Kevin Rose: How to Promote Your Web App

In this 11-minute interview we ask Kevin Rose, founder of digg and WeFollow five questions about web entrepreneurship. In case you don’t have time to watch the interview, we’ve summarized Kevin’s answers below.

Feel free to share your answers to these questions in the comments below. We’d love to hear your perspective.

What advice can you give new web entrepreneurs?

  1. A great way to gain traction and get coverage for a new web app is approach a well known person and offer them something valuable in return for trying out your service.Example: Tumblr asked Gary Vaynerchuk if he would use their service if they gave him a spot on their home page.
  2. Have your 30-second pitch perfected so when you get a chance to meet an influential blogger or member of the press, you can communicate the purpose of your app succinctly.
  3. Attend conferences and throw little parties around the conference. Do it on the cheap and just get people mentioning your app like: “Hey, I’m heading to the YourAmazingApp party. Are you going?” This is much easier because of Twitter as news of small ‘lighting-parties’ can spread quickly.

You’ve managed to raise your profile in the industry. How did you do this?

At digg we didn’t focus on getting press coverage. We just focussed on making an amazing product and believing people would talk about it if it was truly great.

When we started getting press enquiries, we focused on telling a bigger ‘human-interest’ story to the publications, which were much more likely to get front-page coverage, instead of a simple mention in a small column.

The lesson is this: figure out what makes your app interesting as a news story.

Should start-ups create a videocast like you’ve done with diggnation?

Absolutely. Every company needs a spokesperson who is willing to be the public face of the company and participate in the community.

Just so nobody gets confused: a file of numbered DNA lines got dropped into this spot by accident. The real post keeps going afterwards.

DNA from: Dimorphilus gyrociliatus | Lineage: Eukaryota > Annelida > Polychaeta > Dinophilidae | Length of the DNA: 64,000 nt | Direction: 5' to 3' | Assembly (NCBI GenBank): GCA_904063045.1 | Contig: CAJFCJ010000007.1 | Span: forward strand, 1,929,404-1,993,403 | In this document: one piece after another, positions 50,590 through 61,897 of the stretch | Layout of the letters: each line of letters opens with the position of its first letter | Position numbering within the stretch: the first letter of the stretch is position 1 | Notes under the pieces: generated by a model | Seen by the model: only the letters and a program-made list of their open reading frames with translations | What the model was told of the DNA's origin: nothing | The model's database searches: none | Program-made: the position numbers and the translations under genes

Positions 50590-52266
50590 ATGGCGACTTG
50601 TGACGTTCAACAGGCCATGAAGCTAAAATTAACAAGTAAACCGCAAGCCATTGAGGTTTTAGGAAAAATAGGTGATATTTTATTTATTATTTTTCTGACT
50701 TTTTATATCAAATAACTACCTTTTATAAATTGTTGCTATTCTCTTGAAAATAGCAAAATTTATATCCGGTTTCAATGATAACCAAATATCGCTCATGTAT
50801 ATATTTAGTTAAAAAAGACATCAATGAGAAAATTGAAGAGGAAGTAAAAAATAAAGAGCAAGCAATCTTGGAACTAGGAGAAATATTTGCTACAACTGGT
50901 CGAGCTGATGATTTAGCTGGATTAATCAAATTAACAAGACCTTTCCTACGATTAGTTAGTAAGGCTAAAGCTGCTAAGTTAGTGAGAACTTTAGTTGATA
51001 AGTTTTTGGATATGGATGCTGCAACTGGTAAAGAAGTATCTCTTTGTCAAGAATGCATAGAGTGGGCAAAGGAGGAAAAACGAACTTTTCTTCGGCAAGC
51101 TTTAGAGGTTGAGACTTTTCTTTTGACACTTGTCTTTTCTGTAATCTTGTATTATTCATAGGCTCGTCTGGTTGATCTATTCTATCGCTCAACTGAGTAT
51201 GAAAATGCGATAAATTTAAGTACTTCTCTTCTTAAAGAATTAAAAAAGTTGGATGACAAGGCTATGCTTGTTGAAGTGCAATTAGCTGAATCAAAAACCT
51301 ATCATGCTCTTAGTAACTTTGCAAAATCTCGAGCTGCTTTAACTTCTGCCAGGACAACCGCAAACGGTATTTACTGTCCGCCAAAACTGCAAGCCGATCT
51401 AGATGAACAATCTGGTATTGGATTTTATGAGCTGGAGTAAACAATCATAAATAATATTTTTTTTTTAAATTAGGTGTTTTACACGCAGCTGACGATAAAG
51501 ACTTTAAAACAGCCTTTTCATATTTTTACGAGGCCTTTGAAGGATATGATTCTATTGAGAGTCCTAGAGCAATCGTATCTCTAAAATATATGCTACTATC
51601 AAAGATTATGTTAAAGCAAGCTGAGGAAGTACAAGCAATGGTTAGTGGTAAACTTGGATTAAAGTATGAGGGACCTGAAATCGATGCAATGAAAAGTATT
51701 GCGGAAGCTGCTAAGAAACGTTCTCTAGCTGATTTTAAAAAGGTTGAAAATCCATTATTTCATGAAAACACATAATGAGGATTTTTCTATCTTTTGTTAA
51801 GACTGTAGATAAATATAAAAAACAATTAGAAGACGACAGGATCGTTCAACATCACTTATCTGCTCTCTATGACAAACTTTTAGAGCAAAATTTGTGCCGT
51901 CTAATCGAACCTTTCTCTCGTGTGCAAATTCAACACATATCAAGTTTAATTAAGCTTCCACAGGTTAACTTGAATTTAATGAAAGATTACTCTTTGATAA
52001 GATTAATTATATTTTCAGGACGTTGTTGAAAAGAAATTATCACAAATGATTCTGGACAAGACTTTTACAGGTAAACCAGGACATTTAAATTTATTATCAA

As the diggnation podcast started to grow, digg fans began to make it their goal to get a story mentioned in the podcast. This increased the prestige of the site and also fan loyalty.

How do you balance marketing with working on the product?

That’s an interesting question. Earlier today I was running off to another interview and Daniel Burka (the lead designer at digg) showed me a couple designs as I was walking out of the door. I didn’t have time to properly sit down to discuss them and Daniel said “Kevin, can we please just get you in the office a bit more to discuss these kind of things?”

It’s a tough problem and I still battle with it at digg. I’m not sure I’ve gotten the balance 100% right yet.

What do you want to be remembered for when you die?

I want to be remembered for being a part of the web revolution that really changed the way that humans consume media and news.

I’m also hoping to launch my own tea range and be known as a connoisseur :)

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Photo Credit: flickr.com/photos/thomashawk

The video interview

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Comments

9 comments on “Kevin Rose: How to Promote Your Web App

  1. You also left out the pivotal "be famous before launching a social site" – this is very similar to the StackOverflow story, it didn't become popular due to their social karma engineering – it was because it was ran by Joel and Jeff who have a multi-million highly niche [developers] audience on their blogs.

    Kevin Rose introducing Digg.com on screen savers: http://www.youtube.com/watch?v=W1_YoG7lqI4

    You'd have to try quite hard to make a community site *fail* if you can remove the initial marketing buzz.

  2. You also left out the pivotal "be famous before launching a social site" – this is very similar to the StackOverflow story, it didn't become popular due to their social karma engineering – it was because it was ran by Joel and Jeff who have a multi-million highly niche [developers] audience on their blogs.

    Kevin Rose introducing Digg.com on screen savers: http://www.youtube.com/watch?v=W1_YoG7lqI4

    You'd have to try quite hard to make a community site *fail* if you can remove the initial marketing buzz.

  3. The first question consists of very solid "guerrilla" tactics to get yourself heard. I think its great advice. I mean, how else are you going to impress the big investors that your app is worthy. Thanks -

  4. Getting people to talk about your product is surefire way to get lots of hits. Even if you won't attract everyone at once, over time more and more people will start thinking "what is this nam-of-the-app I'm hearing about all the time? Guess I might check it out"

  5. It’s great to get some great advice from a Pro who’s been there and doing it.
    Very inspiring and I will definately take away alot of the advice given here.